UK’s Cameron says support for Israel ‘not unconditional’

Foreign secretary says the UK expects Israel to ‘abide by international humanitarian law’ as war enters seventh month.

Rania Abu Anza (C) the mother of twin babies Naeem and Wissam, killed in an overnight Israeli air strike, mourns their death ahead of their burial in Rafah in the southern Gaza Strip on March 3, 2024, as the conflict between Israel and the Palestinian militant group Hamas continues.
Rania Abu Anza, centre, the mother of twin babies Naeem and Wissam, killed in an overnight Israeli air strike, mourns their death ahead of their burial in Rafah in the southern Gaza Strip [File: Mohammed Abed/AFP]

Britain’s support for Israel depends on it abiding by international humanitarian law, Foreign Secretary David Cameron says in a newspaper column.

The remarks by the former prime minister came days after an Israeli air strike killed seven aid workers, including three Britons, in Gaza.

“Our backing is not unconditional,” Cameron wrote in The Sunday Times on Sunday. “We expect such a proud and successful democracy to abide by international humanitarian law, even when challenged.”

The British government has been a staunch ally of Israel since the Hamas attack on southern Israel on October 7.

However, Cameron has hardened his language in recent months over the dire humanitarian situation in the Palestinian enclave.

Earlier on Sunday, he warned that the “prospect of a famine is real” in Gaza, as a Royal Navy ship headed to the Mediterranean to help set up a maritime aid corridor.

Cameron said Britain was working with the United States, Cyprus and others to set up a “new temporary pier off the coast of Gaza to get aid in as quickly and securely as possible”.

‘Shocked by bloodshed’

Meanwhile, in a statement on Sunday to mark six months since the initial Hamas attack, British Prime Minister Rishi Sunak repeated his call for the Palestinian group to release Israeli captives and for an immediate pause in fighting.

“We continue to stand by Israel’s right to defeat the threat from Hamas terrorists … but the whole of the UK is shocked by the bloodshed, and appalled by the killing of brave British heroes who were bringing food to those in need,” he said.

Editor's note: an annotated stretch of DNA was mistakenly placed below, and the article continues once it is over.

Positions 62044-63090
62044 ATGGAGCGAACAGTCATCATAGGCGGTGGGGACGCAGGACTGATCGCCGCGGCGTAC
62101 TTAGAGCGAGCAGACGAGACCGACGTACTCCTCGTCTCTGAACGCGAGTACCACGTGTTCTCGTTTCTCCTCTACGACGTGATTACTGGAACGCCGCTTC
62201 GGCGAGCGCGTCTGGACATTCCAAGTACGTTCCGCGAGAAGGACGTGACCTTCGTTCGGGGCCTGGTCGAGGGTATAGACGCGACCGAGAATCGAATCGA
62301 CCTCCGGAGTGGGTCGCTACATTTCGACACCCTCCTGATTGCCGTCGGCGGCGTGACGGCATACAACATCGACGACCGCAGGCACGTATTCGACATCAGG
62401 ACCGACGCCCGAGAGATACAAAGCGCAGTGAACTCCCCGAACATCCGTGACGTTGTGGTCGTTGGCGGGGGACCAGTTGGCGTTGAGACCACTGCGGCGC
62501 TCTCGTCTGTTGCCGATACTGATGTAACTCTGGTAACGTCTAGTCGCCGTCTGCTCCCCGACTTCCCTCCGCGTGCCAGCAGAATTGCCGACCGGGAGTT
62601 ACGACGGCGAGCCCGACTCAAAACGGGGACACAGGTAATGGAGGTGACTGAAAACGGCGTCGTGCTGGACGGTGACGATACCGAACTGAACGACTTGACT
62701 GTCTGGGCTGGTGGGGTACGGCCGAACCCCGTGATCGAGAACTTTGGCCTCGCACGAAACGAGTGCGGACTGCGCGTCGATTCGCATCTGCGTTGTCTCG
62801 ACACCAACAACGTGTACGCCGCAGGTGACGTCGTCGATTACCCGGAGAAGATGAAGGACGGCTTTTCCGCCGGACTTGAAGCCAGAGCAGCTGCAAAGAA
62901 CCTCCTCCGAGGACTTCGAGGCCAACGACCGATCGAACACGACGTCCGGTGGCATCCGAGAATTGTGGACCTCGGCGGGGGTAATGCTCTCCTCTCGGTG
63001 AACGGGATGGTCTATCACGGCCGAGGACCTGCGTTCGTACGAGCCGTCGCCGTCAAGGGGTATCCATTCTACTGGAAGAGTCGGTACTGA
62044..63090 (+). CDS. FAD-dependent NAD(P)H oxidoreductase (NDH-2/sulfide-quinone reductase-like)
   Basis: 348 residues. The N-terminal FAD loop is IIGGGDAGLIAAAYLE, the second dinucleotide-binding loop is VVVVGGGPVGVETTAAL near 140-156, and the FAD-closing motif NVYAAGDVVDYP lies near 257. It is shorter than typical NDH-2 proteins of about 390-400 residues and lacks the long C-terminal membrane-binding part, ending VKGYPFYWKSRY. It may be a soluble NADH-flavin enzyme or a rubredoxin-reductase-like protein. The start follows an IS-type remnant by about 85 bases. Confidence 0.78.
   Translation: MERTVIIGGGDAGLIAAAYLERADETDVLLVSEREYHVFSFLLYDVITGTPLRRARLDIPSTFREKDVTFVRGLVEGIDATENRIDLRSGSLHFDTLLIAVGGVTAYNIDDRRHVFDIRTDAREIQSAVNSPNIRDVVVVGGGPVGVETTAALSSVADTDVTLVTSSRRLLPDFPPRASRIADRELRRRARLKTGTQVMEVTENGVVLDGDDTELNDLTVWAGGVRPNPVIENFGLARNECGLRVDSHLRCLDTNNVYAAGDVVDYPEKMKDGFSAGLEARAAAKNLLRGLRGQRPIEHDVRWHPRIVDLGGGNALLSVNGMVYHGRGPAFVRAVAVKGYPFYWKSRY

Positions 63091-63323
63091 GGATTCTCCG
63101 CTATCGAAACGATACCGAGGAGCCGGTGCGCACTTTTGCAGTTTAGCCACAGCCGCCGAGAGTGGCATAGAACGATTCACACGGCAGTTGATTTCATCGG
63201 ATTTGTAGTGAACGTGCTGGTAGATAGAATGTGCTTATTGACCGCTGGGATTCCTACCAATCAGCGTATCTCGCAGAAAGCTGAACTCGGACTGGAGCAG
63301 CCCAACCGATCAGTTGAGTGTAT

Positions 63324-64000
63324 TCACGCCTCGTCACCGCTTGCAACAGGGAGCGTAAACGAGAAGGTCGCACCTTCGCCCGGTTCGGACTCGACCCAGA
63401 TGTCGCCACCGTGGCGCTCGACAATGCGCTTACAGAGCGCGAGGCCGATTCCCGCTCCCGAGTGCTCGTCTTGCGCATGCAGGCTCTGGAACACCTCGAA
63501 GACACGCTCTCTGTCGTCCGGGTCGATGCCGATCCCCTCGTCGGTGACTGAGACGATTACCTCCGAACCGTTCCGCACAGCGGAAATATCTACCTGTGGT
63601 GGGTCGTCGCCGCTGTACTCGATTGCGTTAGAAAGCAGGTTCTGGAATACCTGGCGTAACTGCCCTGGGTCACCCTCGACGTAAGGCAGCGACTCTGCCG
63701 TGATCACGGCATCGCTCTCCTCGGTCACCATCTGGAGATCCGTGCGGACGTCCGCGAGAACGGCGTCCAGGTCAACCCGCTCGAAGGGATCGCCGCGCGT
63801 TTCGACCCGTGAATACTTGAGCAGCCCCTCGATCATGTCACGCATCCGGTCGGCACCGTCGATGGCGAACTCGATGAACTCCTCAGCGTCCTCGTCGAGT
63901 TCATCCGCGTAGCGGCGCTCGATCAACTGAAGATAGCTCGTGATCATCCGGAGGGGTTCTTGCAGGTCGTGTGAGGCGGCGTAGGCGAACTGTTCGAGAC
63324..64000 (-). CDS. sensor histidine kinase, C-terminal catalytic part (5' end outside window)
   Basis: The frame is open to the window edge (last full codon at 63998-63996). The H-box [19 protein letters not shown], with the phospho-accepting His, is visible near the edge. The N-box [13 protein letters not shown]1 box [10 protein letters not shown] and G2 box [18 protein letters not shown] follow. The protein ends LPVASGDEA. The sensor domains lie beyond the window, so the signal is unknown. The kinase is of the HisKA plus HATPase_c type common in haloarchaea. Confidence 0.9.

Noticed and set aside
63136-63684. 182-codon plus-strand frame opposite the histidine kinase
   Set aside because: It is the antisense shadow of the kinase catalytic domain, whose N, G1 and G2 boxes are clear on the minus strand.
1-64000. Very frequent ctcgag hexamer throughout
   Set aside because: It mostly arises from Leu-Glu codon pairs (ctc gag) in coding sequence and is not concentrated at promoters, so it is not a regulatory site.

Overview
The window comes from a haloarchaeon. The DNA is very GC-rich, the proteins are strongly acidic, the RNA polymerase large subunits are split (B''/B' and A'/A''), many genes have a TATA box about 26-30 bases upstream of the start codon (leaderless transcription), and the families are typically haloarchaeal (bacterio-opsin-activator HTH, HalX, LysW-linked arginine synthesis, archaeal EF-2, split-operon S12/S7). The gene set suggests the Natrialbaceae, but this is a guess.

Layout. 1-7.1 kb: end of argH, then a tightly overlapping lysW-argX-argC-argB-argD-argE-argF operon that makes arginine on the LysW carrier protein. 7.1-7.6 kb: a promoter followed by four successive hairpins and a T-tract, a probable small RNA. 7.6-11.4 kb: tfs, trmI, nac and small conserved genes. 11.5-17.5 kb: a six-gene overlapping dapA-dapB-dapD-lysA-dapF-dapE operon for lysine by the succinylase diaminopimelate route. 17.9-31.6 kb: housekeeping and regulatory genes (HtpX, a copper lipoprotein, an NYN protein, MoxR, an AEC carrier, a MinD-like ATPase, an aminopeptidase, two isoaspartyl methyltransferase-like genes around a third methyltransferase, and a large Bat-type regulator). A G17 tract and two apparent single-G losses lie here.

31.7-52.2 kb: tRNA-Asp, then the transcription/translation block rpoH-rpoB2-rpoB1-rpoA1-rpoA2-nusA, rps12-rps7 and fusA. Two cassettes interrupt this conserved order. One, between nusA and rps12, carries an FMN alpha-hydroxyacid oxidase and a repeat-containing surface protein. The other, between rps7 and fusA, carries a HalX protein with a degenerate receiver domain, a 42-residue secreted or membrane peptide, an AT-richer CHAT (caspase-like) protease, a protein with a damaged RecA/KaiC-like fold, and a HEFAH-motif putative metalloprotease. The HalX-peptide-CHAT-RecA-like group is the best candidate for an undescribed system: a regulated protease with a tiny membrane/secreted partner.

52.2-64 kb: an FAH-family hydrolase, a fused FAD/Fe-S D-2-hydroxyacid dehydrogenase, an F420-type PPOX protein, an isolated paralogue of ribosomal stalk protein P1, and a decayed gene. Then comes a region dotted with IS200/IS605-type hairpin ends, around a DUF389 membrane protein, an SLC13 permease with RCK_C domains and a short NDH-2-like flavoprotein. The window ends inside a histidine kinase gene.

Sunak is facing growing political pressure to stop selling weapons to Israel after seven aid workers, including three British nationals, were killed by an Israeli air attack on Gaza.

Several of Israel’s key allies also expressed outrage at the deaths and called for an independent investigation into the attack.

Australian Prime Minister Anthony Albanese said he spoke to Netanyahu and conveyed that his country was “outraged” by the death of the Australian aid worker, Zomi Frankcom.

Britain’s government is also under pressure to publish its latest legal advice about Israel’s conduct of the war in Gaza, which would potentially affect British arms exports.

Last week three former Supreme Court justices joined more than 600 members of the British legal profession in calling for the government to halt arms sales to Israel, saying it could make Britain complicit in genocide in Gaza.

Britain supplied 42 million pounds ($53m) of arms to Israel in 2022. In December, the government decided these exports should continue but would be kept under review.

Cameron said on March 8 that a new judgement on that was under way and due in the “coming days”.

A majority of people in Britain back a ban on weapon sales to Israel, according to a poll published in The Guardian. Fifty-six percent of people are in favour of a ban compared with 17 percent opposed, the poll found.

Source: News Agencies